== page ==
I found another person’s helpful story. http://www.fivehens.com/adhd-maybe-not-spd/

  • comment avatar Lisa Vratny-Smith February 2, 2011

    Great post, Ashley! My younger son has a variety of sensory processing issues as well. I was so fortunate to have worked with fabulous OT’s and kids with SPD, so I recognized his early signs fairly quickly. Early intervention was key in helping him work through his difficulties.

    In my work with preschoolers I find most behavior problems I see have some kind of sensory component and that meeting those sensory needs can lead to dramatic changes for kids, parents, and teachers.

    A note for the future, we started sensory diet strategies at the age of two and after a while my son didn’t need them as much. Then, in first and second grade he began having some struggles in school that didn’t initially look like sensory issues. We consulted with an OT and reinstated sensory diet strategies at home and school. This has helped a great deal and has given us the opportunity to educate his teachers and other parents about SPD. Different stages in life bring up different sensory issues, so we need keep re-evaluating their needs.

    Also, another great book is The Out-of-Sync Child by Carol Stock Kranowitz. She has several companion guides as well.

    Glad your daughter is doing so well and that you are seeing the positive results of all the effort you put in to your “homework!”

  • comment avatar Lori Lavender Luz February 2, 2011

    I’ve been in that Children’s Hospital waiting area. I’ve felt the anxiety.

    I’m so glad Scout is doing well with her therapy. Great post about the parts of parenting that there’s just no way to prepare for.

    Good luck from here on out!

  • comment avatar Lisa Trank February 2, 2011

    This is eye opening and wondering if Kaiser Permanente has any options for testing? One of our twins has always had huge issues with an acute self-consciousness, which is now having some impact on school, not in terms of acting out, but in anxiety and freezing up. Thanks so much for your sharing on this.

  • comment avatar Rich Anderson February 2, 2011

    Wow…I had no idea Ashley. Thanks for sharing and Im glad that Scout is back rockin’!

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  • comment avatar Rebecca February 2, 2011

    My son, Zach (4), was initially sent to evaluations because they thought he had SPD. Turns out he’s got Asperger syndrome instead and SPD is a HUGE part of it. It’s not that he doesn’t like clothes…he loves long sleeves and long shirts in the summer and being naked in the winter (super fun this week!)

    He LOVES OT and it’s done wonders for him. I can’t express enough how important the interventions have been for him. And, I can’t express enough how empathetic I am to the ‘waiting room’…it was nerve-racking!

  • comment avatar Whitney February 2, 2011

    Ashley – Thanks so much for sharing such an important story! You have been nothing short of amazing through this entire process!

  • comment avatar Alaina February 2, 2011

    Hey Ashley, thanks for sharing your story. My oldest son has mild OCD and the way it manifests itself changes from time to time but when he was younger it was definitely sensory related although it isn’t any more. At this time we don’t have him in therapy or on any medication because he seems to be in control of it but I have done a lot of research on natural supplements that really seem to help him so you could look in to that as well to see if there is something for SPD.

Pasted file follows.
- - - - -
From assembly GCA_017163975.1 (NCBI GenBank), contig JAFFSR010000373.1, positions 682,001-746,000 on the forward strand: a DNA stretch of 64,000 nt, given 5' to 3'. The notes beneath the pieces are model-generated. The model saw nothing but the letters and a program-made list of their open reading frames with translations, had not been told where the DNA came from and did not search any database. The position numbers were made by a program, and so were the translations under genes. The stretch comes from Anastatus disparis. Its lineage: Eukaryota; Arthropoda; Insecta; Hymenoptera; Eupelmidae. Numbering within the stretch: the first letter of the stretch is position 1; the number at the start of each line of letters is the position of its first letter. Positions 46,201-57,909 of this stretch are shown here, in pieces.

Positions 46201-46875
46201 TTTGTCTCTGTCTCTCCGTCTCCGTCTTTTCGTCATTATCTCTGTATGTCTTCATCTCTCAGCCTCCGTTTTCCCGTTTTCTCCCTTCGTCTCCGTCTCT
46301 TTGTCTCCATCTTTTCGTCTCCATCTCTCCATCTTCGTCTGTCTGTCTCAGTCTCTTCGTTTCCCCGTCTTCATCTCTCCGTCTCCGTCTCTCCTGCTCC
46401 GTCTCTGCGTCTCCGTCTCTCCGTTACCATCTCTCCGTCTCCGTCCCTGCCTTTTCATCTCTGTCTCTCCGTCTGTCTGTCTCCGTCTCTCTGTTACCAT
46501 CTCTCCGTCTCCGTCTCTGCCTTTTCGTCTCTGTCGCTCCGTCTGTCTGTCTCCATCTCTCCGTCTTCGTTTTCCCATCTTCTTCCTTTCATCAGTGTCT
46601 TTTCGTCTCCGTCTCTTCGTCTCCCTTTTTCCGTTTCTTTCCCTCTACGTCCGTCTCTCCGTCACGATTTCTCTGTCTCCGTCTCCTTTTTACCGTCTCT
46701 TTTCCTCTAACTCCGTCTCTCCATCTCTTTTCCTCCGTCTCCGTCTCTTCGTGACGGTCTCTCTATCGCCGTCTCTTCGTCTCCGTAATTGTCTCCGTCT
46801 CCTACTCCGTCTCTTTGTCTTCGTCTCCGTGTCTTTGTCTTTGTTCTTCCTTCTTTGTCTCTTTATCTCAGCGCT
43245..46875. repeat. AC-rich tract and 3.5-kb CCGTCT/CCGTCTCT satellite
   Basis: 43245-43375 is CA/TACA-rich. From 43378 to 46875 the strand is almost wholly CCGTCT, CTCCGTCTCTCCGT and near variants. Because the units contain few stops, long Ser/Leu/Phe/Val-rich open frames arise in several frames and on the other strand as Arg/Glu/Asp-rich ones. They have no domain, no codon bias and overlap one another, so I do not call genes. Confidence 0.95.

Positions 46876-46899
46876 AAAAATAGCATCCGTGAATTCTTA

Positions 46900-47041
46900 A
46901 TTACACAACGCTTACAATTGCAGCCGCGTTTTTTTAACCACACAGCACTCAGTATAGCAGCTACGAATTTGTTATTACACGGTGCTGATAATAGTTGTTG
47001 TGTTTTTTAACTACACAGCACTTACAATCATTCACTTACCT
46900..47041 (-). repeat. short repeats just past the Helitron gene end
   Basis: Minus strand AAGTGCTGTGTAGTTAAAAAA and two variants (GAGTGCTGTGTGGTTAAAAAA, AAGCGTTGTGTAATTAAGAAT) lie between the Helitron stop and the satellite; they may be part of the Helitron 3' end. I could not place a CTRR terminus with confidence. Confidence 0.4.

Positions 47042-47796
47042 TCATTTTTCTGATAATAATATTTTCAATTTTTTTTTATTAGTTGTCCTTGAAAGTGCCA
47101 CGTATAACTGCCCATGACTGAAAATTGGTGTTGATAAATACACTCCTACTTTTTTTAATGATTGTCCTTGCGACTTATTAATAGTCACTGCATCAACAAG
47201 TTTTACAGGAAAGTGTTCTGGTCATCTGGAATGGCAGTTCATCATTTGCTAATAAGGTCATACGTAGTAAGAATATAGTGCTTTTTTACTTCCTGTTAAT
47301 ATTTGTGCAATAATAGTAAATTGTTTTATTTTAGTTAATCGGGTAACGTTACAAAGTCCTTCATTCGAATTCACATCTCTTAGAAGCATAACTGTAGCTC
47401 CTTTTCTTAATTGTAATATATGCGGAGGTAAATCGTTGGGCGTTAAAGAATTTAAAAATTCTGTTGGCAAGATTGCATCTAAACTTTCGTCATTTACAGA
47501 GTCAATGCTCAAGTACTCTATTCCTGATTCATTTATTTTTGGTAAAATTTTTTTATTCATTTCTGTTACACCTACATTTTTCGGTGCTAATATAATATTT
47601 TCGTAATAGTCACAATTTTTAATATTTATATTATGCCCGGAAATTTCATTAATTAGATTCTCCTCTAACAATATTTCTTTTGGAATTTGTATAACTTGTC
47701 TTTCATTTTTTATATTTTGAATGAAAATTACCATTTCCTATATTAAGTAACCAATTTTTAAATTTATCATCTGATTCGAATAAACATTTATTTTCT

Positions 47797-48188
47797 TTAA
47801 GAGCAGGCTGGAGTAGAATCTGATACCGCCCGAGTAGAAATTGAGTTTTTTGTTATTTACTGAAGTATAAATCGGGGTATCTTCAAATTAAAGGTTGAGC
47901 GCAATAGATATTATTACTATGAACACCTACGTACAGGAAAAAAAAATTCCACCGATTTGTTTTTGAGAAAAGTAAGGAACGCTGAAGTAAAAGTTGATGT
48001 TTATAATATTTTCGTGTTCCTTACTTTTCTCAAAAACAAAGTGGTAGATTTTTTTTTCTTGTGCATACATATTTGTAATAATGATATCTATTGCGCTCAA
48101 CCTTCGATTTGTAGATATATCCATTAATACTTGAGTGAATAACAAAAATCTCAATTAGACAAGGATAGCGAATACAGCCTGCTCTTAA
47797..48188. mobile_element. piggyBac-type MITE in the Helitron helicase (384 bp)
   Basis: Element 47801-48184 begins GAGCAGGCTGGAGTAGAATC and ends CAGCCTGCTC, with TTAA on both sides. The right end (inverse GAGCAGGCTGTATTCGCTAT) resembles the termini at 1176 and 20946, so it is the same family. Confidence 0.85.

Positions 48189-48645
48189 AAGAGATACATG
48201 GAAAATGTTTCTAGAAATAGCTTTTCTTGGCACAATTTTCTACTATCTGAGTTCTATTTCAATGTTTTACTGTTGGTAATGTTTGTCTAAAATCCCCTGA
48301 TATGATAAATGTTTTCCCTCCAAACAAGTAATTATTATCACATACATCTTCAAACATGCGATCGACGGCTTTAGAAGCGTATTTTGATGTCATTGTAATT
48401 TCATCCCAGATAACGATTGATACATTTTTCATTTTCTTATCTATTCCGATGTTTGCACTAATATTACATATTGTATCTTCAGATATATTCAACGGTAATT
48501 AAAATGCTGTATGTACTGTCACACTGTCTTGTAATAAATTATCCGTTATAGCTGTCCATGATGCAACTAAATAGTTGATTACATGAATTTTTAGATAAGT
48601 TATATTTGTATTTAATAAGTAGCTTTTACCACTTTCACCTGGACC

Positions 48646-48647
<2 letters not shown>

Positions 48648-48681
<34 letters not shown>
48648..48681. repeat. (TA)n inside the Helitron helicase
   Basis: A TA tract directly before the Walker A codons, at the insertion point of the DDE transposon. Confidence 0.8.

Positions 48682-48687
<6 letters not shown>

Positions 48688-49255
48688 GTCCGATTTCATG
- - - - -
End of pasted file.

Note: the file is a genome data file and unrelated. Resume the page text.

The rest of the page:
• comment avatar Melissa Taylor February 2, 2011

    okay, okay, I need to do the brushing . . . it’s just on top of everything else I haven’t been able to manage with AJ’s other issues and regular therapy. But, you’ve inspired me that it could and will really help. . . sigh.

    Does it get easier?

  • comment avatar Ashley E. Kingsley February 2, 2011

    Thank you all so much for your encouraging words, your thoughts and your kindness. This is such a journey, parenthood, and all that comes with it. Without the unity, I don’t know how I could do it. Thank you so much for posting Amber, and bringing this conversation forward today. It is an important one. I have had people reaching out to me all day – wondering… “Is this what my kid has?” Or, “What if…. and What happens when… ”

    Yes, it does get easier. And then it gets different. We are still so new into the diagnosis. We are learning as we go. We are just so thankful to have resources and friends, community (thank you Twitter and Facebook) and people that have been so kind to reach out across the web.

    Keep posting. Keep writing. Keep sharing.

    Twitter hashtag for Sensory Processing Disorder is #SPD Great resources indeed.

    Cheers all,
    Ashley

  • comment avatar Melitsa February 2, 2011

    That was a pretty good time from referral to being seen, although it must have seemed endless. I can relate.It makes no sense at the beginning andthen explaining brushing and sensorydiet. Thanks for sharing your story.I hope it continues to encourage parents to have that conversation they’ve been putting off

  • comment avatar Heather May 2, 2011

    Are willing/able to share where you are taking your daughter for therapy? We are searching for a good fit for our two daughters adopted from foster care, and it’s always helpful to know where other moms have had good experiences. Thanks for a great post!

  • comment avatar Tosha February 27, 2013

    Wow!! This is my daughter, exactly. We have an appointment to see an OT for the first time next week. I pray we get good results like you have.

  • comment avatar Lisa V August 29, 2014

    My 6 yr old DD has SPD challenges with clothes. Socks/underwear are the worst. I have found some socks she will wear if whatever she’s doing absolutely requires athletic shoes, otherwise she goes without. This is not too difficult as we live in Houston. We do like to ski in Colorado though. Since you are in Denver I thought you might know where to find SPD-friendly ski socks?